The perils of positive thinking
At a low point of her life, Barbara Ehrenreich came face to face with positive thinking and did not like what she saw. The author of “Nickel and Dimed’’ and “Bait and Switch’’ discovered that at least as far as her health was concerned she was an optimist, almost delusional in her disbelief that she could not have breast cancer. But in the changing room after a repeat mammogram brought her closer to that diagnosis, she recoiled from the pink culture of ribbons and sugarcoated optimism. Not only did she object to the infantilizing teddy bear imagery in the brochure rack, she also resented the more insidious message that a positive attitude could save your life, and by implication a negative view would doom you to a death that was your own fault.
Her new book, “Bright-Sided,’’ traces the history of positive thinking and its reach into health, religion, psychology, education, and business. She debunks claims linking upbeat attitudes to improved health outcomes, but her personal story (in a chapter called “Smile or Die’’) is only a point of departure for a diatribe against the dangers of “the mass delusion that is positive thinking.’’ Ultimately she blames the current economic crisis in part on unrealistic lending practices that obscured reality in a haze of wishful thinking.
To pick apart the smiley-face image, Ehrenreich travels back to Colonial America. It’s hard to call optimism a uniquely American trait when Calvinism was its founders’ worldview, Ehrenreich argues, but without its “system of socially imposed depression,’’ there would not have been such reactions as Mary Baker Eddy’s Christian Science or Ralph Waldo Emerson’s transcendentalism. Both are rooted in the belief that individual thought can connect with - or control - the physical world, from the human body to the cosmos.
It’s not too many steps from healing with the mind to making more money by eliminating negative thoughts, a message of Norman Vincent Peale’s perennial bestseller “The Power of Positive Thinking.’’ Ehrenreich found the same relentless cheer espoused on breast cancer websites at a conference where motivational speakers whipped up crowds of unemployed white-collar workers. Their lessons echoed in-house corporate messages crafted to brighten the outlooks of employees chastened by endless downsizing.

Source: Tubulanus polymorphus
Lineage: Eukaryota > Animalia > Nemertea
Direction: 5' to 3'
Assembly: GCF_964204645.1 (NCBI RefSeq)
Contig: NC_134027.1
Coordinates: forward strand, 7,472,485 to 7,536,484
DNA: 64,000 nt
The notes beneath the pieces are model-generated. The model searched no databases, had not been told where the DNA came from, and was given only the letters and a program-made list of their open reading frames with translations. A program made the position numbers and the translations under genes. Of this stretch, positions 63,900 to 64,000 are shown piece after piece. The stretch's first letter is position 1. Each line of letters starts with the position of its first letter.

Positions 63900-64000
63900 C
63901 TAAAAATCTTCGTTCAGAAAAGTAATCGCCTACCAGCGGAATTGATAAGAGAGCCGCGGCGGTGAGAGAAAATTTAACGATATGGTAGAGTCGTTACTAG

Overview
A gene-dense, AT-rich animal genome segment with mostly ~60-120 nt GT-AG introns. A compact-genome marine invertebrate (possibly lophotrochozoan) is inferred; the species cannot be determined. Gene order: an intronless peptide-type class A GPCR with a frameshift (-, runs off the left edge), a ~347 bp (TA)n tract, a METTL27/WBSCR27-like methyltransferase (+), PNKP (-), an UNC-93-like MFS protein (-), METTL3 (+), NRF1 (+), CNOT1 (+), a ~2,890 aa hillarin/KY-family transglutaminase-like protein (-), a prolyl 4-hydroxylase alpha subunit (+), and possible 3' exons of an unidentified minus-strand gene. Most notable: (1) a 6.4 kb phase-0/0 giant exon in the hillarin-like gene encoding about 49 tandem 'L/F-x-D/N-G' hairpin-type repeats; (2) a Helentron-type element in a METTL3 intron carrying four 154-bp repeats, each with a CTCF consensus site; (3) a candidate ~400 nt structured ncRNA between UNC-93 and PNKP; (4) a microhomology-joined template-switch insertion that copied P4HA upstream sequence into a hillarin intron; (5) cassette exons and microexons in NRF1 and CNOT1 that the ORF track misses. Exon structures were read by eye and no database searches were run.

This is the dark side of drinking the positive-thinking Kool-Aid, Ehrenreich contends. So deeply do businesses buy its spin that they brook no dissent from employees, making negative thoughts the new sin. Its religious counterpart exists in curiously bland megachurches where stern Puritans find their equals in evangelists wearing suits and ties. There the Protestant ethic gets a consumer-friendly makeover as New Age visualization meets striving for material success.
God wants you to prosper and get rich, their sermons say. Just ask Him.
Academia abets this culture with courses nicknamed “Happiness 101’’ at Puritan-founded Harvard, no less. But the book bogs down when Ehrenreich details the pains she took to pin down Martin Seligman, a psychologist credited with bringing happiness studies into college curricula. She paints him as evasive and difficult, but the chapter isn’t as satisfying a putdown as two words physicist Murray Gell-Mann famously used to dismantle New Age beliefs: “quantum flapdoodle.’’
Delusion on this scale, from motivational seminars to corporate doublespeak to cancer forums to prosperity preachers, fueled the financial meltdown now miring the nation, Ehrenreich says. To climb out of this hole, we need a dose of realism that positive thinking can’t deliver.
Her book may end up preaching to the choir, but readers sympathetic to its thesis will come away better versed in the dark side of bright ideas.
Elizabeth Cooney can be reached at email@example.com.